Sample assessment – veterinary medicine

The assessment below is based on the following scenario:
Note: The Applied Learning Platform allows authors to use discipline-specific terms for an assessment such as a Diagnostic path, Conceptual approach, etc. You can also explore this assessment in various forms of educational scaffolding by selecting Examples in the Presenter component of the Platform.

You are a practitioner with an interest in equine medicine. During a routine visit to an area stable, your client asks you to perform a physical examination and to draw blood and collect urine from a near weaning Thoroughbred foal for future sale. The potential buyer wants a routine examination before purchasing the animal. The foal is high spirited and makes the client chase him around the paddock a few times before he can be haltered. No abnormalities were found on physical examination.

The entries in bold and denoted with an A (Assertions) are concepts and relationships that have been learned. For example, excitement causes epinephrine release, which causes the spleen to contract and the heart rate to increase (Tachycardia). The tachycardia causes an increase in blood flow and pressure, which causes demargination of leukocytes (white blood cells get washed off of the vessel walls because of the increased flow and turbulence). While these facts could easily be remembered and understood by a veterinary student when taking a multiple choice examination, the real questions are, "How do we know these events are actually occurring in this foal?" "How do we know that learners can apply what they know?"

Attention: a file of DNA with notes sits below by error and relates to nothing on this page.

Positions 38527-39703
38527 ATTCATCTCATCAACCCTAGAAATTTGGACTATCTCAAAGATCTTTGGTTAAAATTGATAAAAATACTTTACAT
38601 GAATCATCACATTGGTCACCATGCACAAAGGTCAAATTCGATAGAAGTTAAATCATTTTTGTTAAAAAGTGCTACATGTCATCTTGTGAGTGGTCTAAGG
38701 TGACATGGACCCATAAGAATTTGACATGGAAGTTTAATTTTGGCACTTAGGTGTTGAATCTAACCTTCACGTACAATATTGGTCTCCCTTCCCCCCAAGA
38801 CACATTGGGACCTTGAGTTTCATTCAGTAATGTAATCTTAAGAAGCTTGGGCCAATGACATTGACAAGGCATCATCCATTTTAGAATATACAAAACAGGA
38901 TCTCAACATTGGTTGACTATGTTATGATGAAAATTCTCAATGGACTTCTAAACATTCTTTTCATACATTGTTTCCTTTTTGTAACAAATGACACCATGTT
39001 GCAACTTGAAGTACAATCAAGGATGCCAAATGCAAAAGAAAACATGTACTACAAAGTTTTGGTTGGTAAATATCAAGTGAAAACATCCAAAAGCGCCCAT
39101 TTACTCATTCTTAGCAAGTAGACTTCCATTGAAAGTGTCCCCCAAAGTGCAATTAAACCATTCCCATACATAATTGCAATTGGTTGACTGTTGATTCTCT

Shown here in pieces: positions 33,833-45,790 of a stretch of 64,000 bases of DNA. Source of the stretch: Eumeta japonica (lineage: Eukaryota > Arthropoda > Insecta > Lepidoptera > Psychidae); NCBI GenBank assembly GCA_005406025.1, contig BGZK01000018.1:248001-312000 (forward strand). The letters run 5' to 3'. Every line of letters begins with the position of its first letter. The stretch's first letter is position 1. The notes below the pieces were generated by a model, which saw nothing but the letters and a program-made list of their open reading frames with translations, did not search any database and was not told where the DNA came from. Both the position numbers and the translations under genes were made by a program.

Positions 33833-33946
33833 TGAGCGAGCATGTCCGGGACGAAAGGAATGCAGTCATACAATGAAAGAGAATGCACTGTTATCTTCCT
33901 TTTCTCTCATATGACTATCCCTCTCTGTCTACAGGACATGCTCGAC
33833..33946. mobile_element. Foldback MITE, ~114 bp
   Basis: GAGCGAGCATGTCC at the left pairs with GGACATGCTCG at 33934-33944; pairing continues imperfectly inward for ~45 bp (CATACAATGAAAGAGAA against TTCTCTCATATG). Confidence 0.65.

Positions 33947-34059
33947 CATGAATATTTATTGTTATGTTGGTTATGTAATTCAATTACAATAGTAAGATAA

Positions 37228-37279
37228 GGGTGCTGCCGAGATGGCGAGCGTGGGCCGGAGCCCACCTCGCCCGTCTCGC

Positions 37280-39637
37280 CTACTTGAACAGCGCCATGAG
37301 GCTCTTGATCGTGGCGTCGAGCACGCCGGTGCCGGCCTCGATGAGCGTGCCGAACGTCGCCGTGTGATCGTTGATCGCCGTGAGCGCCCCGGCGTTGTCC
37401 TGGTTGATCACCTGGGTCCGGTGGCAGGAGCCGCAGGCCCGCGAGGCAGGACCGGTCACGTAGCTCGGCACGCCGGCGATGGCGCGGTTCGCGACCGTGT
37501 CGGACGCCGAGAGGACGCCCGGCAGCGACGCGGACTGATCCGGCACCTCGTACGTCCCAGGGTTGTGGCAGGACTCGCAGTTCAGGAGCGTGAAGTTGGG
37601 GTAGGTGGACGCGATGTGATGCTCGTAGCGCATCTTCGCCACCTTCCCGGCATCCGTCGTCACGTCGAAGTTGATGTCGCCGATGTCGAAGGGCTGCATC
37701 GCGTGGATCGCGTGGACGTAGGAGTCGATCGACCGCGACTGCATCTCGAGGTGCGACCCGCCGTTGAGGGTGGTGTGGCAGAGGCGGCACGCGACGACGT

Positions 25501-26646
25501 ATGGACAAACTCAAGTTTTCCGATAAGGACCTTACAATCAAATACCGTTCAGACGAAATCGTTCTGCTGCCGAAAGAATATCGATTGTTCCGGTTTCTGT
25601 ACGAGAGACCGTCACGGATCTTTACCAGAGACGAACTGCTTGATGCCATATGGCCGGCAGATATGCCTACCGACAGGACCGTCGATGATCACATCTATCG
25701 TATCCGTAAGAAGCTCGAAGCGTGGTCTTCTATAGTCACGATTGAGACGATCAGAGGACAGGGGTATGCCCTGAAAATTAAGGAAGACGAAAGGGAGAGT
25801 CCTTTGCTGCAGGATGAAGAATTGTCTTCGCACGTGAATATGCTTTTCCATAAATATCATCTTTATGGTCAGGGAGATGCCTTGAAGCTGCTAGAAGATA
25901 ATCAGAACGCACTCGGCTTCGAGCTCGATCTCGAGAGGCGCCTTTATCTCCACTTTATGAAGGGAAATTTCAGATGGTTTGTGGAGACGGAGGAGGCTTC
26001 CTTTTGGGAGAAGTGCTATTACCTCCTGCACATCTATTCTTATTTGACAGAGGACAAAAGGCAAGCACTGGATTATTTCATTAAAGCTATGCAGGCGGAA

It is the observations from the scenario that provide the evidence that the assertions in this assessment are not just factually correct in a general sense, but also are situationally correct for this patient. It is these observations that distinguish between excitement and dehydration in this foal. Failure to understand this distinction could result in the foal being subjected to unnecessary treatment with a heightened risk of complication.

Every discipline has a similar set of scenarios for which this type of distinction is critical to a successful outcome, whether it is medical such as this, or a response to an emergency situation in a public place. It is only when scenarios are defined and critical thinking is made explicit that one can know that learners can apply learned facts and concepts. In fact, some educators maintain that unless facts and concepts can be correctly applied, they have not been learned at all.

Foal formulation